1862 – The Irish Brigade (Fighting 69th) is decimated by Confederate forces during multiple efforts to take Marye’s Heights.

Stair na hÉireann/History of Ireland

When the American Civil War broke out, thousands of Irish-born men in both the North and the South volunteered for military service. Some 140,000 served in the Union Army, and they dominated at least 20 regiments. The most famous belonged to Thomas F. Meagher’s Irish Brigade. His brigade, made up of Irish immigrants from New York, Massachusetts and Pennsylvania was nicknamed, “the Sons of Erin”. Meagher was an Irish native whom the British had banished to Tasmania after he became involved in Ireland’s 1848 uprising. After escaping from the island, he made his way to America, where he became a popular lecturer on Irish independence.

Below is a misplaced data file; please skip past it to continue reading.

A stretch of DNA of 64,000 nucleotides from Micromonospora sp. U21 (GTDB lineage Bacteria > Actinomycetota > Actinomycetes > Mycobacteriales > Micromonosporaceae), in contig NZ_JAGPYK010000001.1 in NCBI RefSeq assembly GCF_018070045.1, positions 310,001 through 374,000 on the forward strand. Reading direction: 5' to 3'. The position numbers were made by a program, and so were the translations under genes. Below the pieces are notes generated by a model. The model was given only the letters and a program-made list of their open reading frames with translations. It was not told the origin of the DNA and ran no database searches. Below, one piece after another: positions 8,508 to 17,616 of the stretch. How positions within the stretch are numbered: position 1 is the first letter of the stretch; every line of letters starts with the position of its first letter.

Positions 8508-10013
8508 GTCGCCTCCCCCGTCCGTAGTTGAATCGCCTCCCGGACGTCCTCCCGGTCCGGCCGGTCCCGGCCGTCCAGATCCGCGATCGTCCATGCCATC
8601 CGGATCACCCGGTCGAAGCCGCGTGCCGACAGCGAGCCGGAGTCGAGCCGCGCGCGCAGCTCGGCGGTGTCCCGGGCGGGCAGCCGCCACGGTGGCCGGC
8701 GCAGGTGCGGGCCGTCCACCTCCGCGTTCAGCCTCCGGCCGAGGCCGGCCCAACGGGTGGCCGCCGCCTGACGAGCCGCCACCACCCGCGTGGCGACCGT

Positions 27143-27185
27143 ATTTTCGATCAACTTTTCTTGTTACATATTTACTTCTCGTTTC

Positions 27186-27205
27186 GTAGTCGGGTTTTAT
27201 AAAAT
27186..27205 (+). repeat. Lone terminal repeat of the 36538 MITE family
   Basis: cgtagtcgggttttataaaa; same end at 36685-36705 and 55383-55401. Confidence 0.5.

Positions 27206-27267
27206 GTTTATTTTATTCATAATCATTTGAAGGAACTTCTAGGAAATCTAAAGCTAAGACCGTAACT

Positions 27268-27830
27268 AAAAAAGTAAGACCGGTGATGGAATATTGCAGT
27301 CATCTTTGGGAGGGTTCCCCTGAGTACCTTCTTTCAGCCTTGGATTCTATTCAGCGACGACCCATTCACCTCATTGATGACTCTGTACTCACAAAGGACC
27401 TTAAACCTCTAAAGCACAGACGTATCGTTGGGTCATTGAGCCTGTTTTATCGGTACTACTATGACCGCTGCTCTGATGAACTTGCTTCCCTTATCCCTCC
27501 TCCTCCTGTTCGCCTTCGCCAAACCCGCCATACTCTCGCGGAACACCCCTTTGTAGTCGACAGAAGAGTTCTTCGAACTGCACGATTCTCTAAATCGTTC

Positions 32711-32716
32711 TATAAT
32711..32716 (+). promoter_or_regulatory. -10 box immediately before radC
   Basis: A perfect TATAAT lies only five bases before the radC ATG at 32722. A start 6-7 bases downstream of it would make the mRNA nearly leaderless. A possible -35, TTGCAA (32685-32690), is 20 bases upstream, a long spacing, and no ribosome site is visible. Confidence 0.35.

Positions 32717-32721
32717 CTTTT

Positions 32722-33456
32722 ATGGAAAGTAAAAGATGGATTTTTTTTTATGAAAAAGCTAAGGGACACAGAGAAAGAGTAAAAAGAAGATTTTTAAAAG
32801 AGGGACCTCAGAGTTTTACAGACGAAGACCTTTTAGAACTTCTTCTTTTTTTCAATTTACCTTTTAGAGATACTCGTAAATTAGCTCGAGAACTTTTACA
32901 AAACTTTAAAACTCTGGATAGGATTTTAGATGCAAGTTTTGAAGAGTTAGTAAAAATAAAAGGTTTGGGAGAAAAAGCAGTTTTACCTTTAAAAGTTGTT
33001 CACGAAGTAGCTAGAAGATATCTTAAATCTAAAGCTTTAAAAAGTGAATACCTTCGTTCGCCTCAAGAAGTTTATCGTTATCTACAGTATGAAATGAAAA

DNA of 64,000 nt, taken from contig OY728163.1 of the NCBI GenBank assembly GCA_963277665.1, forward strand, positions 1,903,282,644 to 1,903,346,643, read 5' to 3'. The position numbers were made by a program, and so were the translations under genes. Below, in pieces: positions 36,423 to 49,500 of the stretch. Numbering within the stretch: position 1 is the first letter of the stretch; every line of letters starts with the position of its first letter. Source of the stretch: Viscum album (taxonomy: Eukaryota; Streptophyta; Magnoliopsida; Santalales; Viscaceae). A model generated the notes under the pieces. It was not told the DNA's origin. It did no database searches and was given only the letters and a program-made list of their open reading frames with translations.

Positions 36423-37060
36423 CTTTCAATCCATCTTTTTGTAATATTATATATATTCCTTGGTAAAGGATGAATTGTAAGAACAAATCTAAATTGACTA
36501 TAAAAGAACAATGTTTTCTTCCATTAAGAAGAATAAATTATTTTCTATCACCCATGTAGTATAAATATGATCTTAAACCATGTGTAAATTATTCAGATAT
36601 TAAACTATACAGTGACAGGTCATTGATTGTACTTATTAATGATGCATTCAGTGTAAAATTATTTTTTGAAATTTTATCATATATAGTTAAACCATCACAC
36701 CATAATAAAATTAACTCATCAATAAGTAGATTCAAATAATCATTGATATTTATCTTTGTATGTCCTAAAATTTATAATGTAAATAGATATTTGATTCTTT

Meagher believed it was important for the Irish-born to fight for the Union. The anti-immigrant Know-Nothing party was still politically potent, and Meagher promoted military service as one way Irishmen could demonstrate their loyalty. An Irish veteran could ‘take his stand proudly by the side…

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